A few years ago I never would have believed it, but these tools are not weak like they used to be. Lithium Ion batteries and tightly wound fields and armatures in these little tools produce a very surprising amount of torque.


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04-19-16, 10:44 PM   #10  
What kind of electronics shop ? I used to have a stationary 2 way shop for police radios and CB's for truckers and did well with it !!

 
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04-19-16, 11:23 PM   #11  
Electronics shop?
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04-20-16, 05:54 AM   #12  
Almost all my bolts are done and undone with a rechargeable Milwaukee 3/8" impact gun
A mechanic buddy of mine has a cordless impact wrench, I couldn't believe how easy it was removing the lug nuts on my Tundra. I'm seriously thinking about getting one.

 
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04-20-16, 06:20 AM   #13  
Saving my pennies for the Dewalt 1/2" 20 Volt LIon brushless impact driver. My buddy has one and if it can't loosen a lug nut, it will spin the car


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04-20-16, 06:54 AM   #14  
My first impact wrench was electric and it has a lot of torque. I don't use it much now since I have a compressor but the electric never failed to get the job done when I was using it.

 
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04-20-16, 09:10 AM   #15  
What size, specs, horsepower, PSI, and foot/lbs should I get for the impact wrench and compressor? Do I get 3/8, 1/2 impact wrench or other? I'm mainly interested in how this will perform with the most stubborn rusted or frozen automotive nuts.

What's wrong with buying a cheaper 5 or 7 gallon compressor? It just means I would have to fill it up with fuel more frequently....correct?

I still might do the electric impact wrench option. That would be cool if I could test it first.

 
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04-20-16, 09:27 AM   #16  
Air tools have a cfm requirement, the higher the cfm the more compressor is needed. Tools can be run on a compressor that doesn't produce enough cfm but only until the reserve in the tank runs out. The bigger the tank the more efficient it will be. A small compressor normally works ok for most tools other than sanding/grinding and painting.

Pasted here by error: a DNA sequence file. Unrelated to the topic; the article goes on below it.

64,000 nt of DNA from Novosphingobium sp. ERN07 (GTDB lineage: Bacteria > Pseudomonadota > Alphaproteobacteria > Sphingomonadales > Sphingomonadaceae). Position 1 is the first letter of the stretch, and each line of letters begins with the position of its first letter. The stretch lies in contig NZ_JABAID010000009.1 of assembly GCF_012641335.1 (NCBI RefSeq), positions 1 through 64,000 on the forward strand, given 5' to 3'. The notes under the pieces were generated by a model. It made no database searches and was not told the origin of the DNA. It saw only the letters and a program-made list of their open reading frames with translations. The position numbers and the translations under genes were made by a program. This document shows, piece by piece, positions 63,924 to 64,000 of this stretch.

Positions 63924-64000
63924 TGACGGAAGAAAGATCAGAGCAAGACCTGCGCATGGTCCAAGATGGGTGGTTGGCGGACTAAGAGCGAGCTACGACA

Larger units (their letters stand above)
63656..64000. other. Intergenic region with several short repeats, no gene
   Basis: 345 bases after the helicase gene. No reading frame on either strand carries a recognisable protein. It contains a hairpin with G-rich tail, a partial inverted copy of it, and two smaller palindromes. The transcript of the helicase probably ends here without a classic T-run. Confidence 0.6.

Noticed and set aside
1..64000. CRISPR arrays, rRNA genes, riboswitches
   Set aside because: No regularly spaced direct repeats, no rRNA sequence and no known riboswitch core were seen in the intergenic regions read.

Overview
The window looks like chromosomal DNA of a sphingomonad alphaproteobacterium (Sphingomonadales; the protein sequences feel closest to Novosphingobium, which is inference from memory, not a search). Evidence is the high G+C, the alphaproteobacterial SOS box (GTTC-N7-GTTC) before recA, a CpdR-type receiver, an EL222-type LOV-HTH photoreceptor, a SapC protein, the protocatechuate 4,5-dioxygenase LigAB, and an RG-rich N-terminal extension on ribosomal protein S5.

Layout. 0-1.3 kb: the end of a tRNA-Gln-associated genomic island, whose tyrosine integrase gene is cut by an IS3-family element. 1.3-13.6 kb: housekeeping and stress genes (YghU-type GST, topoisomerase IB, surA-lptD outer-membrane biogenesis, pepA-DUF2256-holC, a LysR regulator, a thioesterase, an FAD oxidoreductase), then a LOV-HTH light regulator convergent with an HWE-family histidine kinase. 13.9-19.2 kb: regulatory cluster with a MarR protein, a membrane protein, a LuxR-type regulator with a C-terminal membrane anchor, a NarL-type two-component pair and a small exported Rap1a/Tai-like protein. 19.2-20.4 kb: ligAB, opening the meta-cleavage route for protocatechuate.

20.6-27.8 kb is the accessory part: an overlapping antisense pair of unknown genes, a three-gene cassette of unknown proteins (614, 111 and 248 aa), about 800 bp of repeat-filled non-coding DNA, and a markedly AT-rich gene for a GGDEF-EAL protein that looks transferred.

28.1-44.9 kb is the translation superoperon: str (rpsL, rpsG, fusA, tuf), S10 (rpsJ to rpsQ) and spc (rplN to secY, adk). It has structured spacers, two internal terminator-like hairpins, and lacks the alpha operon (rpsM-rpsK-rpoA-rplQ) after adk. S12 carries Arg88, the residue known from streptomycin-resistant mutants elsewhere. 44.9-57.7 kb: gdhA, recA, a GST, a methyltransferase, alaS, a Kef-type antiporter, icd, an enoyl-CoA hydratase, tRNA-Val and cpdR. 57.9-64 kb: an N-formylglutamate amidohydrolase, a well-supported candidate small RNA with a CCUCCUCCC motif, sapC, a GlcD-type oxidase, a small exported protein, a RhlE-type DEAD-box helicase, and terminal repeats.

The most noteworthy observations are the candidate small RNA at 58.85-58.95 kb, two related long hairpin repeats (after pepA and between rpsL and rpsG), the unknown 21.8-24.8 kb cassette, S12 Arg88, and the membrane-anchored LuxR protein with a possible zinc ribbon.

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04-20-16, 10:10 AM   #17  
Not only do you need enough CFM, but you need CFM at operating pressure. A lot of small compressors can't deliver enough CFM at the higher pressures needed for a big impact wrench. If you're really taking big jobs, you will need to run the wrench at the upper end of it's pressure range, say 110 or 120 PSI. Little compressors can deliver very little air at those pressures and have little tanks, so you take off one nut and then have to wait for the compressor to build pressure back up.

If you're talking about heavy frozen hardware, you'll want a 1/2" drive wrench. Generally they are beefier, more powerful, and can take larger impact sockets.


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04-20-16, 10:52 AM   #18  
I have a 1/2" impact wrench and a 3/8" air ratchet.

 
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04-20-16, 12:07 PM   #19  
If these new battery-operated impact wrenches will remove any nut or bolt regardless of size and condition then the manufacturers of the pneumatic tools will have to go out of business.

TRUTH is, while the battery-operated tools MAY do anything a backyard mechanic may ask they will NOT replace the larger tools...ever!


A 1/2 inch pneumatic impact wrench will be rated at about 4 cubic feet per minute (CFM) air usage BUT that is computed over the course of a full minute while the tool is only used for about 15 seconds. That makes the TRUE air flow more like 16 CFM, not the advertised 4 CFM. Most pneumatic tools are designed to use 90 psi AT THE TOOL and raising the pressure does nothing but waste air and cause the tool to wear faster. Using excessive lengths of hose or using too small a diameter of hose WILL reduce the pressure and flow rate at the tool. Same is true if using cheap (or too many) quick couplers or if using a too small of a pressure regulator. You should never use anything less than a 3/8 inch I.D. hose although it can have 1/4 inch connections.

 
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04-20-16, 03:15 PM   #20  
PJ mentioned in post # 3 he had a Electronics shop.

 
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04-20-16, 03:48 PM   #21  
Oh, lol... your post came right after mine and the way I read it I was thinking you replied to me. Brain flatulence on my part.


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04-20-16, 11:00 PM   #22  
Mobile electronics.... CB, car stereo, nav systems, many autostarts.


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04-20-16, 11:07 PM   #23  
I have a senior moment at times also

 
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04-20-16, 11:17 PM   #24  
Furd the air tool companies don't have nothing to worry about.

The battery operating drill impacts are for mobile small shops to get a customer out of a bind.

Example I loaned my truck jack to a friend and my wifes car had a flat. Our local shop came out and took the lug nuts off with a cordless and brought it to the shop to patc. Same thing when he came back with the cordless.